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Brokers anticipate Flaherty’s next move

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Mortgage Broker News | 27 Jun 2012, 10:00 AM Agree 0
What will the government’s next move be if the new mortgage rules don’t result in a market slowdown? Brokers are taking some well-educated guesses.
  • Layth Matthews | 28 Jun 2012, 03:05 AM Agree 0
    I am fairly confident that when the net effect of these changes come to bear, the next move will be more conciliatory. By all means lower the amortization limits, but please don't prevent people from consolidating rapacious consumer debts into the mortgage. By reducing the refinance limits the government is throwing away the potential economic stabilizer benefits of CMHC and padding the pockets of the banks, who will pick up the slack at 20%.
  • Faye Drope | 28 Jun 2012, 03:23 AM Agree 0
    I think the next go round will be geared at unsecured credit. It used to be the norm that we took into account the amount of unsecured credit available and factored that into the debt servicing regardless of the amount that was utilized. If they go back to that you will see a major shift away from unsecured credit. In my opinion this should have been done first.
  • Stephane Prevost DLC Alliance | 28 Jun 2012, 03:47 AM Agree 0
    what i met by money is CMHC is running out of money as we know.
  • Paul Therien, CENTUM | 28 Jun 2012, 07:04 AM Agree 0
    In my opinion... CMHC should be focused on their mandate, which is to house Canadians. It is not to insure lenders against risk, nor to help someone put a fancy new kitchen in their home. I suspect you will see CMHC return to the original business model that they operated under - for good or bad - and that was making housing affordable to Canadians.
  • Kim Bowles | 28 Jun 2012, 11:04 AM Agree 0
    I agree with the comments on unsecured debt. If the feds truly wanted to get spending under control they should be dealing with lines of credits and reverting new credit lines back to 2 or 3 % of the outstanding balance 400 payment on 20,000 instead of 100.00 interest'. That would definitely make consumers think twice about spending, and reduce buying power. Also dealing with the 29% credit card companies. But this is the banks life line so it wont happen. Reducing refinances to 80% is to save face for CMHC because the headline for the Canadian economy would not be good if they said CMHC is maxed out and cannot lend anoymore. The banks are simply going to consolidate to 80% and then offer the clients an unsecured credit line for anything remaining. what ever happened to Financial planning responsibilities . It will be a very interesting year.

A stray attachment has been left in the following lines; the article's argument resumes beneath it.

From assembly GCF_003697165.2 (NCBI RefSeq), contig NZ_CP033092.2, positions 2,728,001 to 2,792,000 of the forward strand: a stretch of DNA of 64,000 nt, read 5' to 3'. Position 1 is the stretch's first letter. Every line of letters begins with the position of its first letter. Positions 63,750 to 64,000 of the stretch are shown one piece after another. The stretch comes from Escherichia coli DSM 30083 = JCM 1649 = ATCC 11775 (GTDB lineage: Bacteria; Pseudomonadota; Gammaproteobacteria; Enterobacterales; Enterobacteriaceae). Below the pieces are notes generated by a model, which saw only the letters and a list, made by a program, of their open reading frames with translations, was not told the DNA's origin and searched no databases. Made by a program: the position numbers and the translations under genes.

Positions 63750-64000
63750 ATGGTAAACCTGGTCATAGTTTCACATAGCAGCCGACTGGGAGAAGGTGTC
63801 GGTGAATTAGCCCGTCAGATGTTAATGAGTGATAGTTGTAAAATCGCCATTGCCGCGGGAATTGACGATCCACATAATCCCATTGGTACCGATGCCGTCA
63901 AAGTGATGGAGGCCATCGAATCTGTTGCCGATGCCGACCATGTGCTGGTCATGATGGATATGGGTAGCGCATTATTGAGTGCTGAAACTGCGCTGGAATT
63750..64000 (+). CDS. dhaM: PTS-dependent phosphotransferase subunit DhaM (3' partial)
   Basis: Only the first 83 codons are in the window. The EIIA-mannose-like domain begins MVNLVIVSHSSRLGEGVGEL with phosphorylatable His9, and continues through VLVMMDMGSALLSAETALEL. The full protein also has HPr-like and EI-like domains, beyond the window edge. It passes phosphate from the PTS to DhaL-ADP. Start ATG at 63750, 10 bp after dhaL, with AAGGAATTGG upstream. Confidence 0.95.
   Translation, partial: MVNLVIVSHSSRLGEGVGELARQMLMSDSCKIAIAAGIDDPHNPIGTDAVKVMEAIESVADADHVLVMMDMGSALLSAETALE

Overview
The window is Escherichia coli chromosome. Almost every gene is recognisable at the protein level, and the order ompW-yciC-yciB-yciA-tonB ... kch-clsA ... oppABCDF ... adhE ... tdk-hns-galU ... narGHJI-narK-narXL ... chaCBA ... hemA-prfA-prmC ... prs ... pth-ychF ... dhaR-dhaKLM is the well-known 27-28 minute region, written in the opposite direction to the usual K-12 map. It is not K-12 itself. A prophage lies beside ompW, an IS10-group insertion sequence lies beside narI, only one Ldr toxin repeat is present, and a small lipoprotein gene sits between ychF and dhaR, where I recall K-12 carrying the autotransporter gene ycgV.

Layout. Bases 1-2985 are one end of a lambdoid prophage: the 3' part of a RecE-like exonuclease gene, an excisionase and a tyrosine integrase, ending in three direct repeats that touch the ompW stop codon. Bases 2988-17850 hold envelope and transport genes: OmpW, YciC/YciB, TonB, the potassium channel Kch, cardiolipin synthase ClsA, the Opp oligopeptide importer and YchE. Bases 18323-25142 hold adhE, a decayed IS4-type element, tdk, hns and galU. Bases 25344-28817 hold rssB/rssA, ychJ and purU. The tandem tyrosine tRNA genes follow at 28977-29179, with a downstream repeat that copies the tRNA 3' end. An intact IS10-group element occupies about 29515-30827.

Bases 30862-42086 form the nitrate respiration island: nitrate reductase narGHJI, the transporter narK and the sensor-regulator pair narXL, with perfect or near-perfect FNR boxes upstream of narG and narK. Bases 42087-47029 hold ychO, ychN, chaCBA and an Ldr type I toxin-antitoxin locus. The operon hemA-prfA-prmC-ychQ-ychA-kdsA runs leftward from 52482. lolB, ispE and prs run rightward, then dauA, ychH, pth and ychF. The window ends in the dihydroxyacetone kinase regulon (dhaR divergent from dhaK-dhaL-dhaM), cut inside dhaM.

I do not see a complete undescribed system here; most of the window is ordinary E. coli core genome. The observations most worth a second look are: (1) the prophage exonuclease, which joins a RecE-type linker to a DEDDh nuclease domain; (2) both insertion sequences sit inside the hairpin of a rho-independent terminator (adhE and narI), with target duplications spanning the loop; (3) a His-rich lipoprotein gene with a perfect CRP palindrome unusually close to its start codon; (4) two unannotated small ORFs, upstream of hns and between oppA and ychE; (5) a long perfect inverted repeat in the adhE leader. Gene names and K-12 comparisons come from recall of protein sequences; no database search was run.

• David O'Gorman | 28 Jun 2012, 11:12 PM Agree 0
    Maybe, in a back- handed fashion, Flaherty has addressed the LoC & credit card debt load issue by forcing consumers to understand they can not crank up c/c debt with the intention to consolidate it all into a new gov't insured mortgage. c/c delinquency will rise & lenders will have to tighten limits. Maybe it's "tough love" for consumers, maybe it is warning to the banks to tighten c/c guidelines before he drops a hammer on them with new tougher c/c regulations.
  • Russ Cameron | 29 Jun 2012, 09:15 AM Agree 0
    Govt folks..you are dealing with the wrong market.
    Mortgages are the cheapest money we can buy..we need housing, we need jobs, we need businesses to keep going.. these things employ people. what you need to deal with is placing restrictions..such as placing on the limits people can afford according to their income.. credit card rates are from 18% to 29% and many activite families live within a $20,000.00 limit all their lives.. that is where are problem is note #.19% in mortgages I'm a retirred bank manager I should know// thanks
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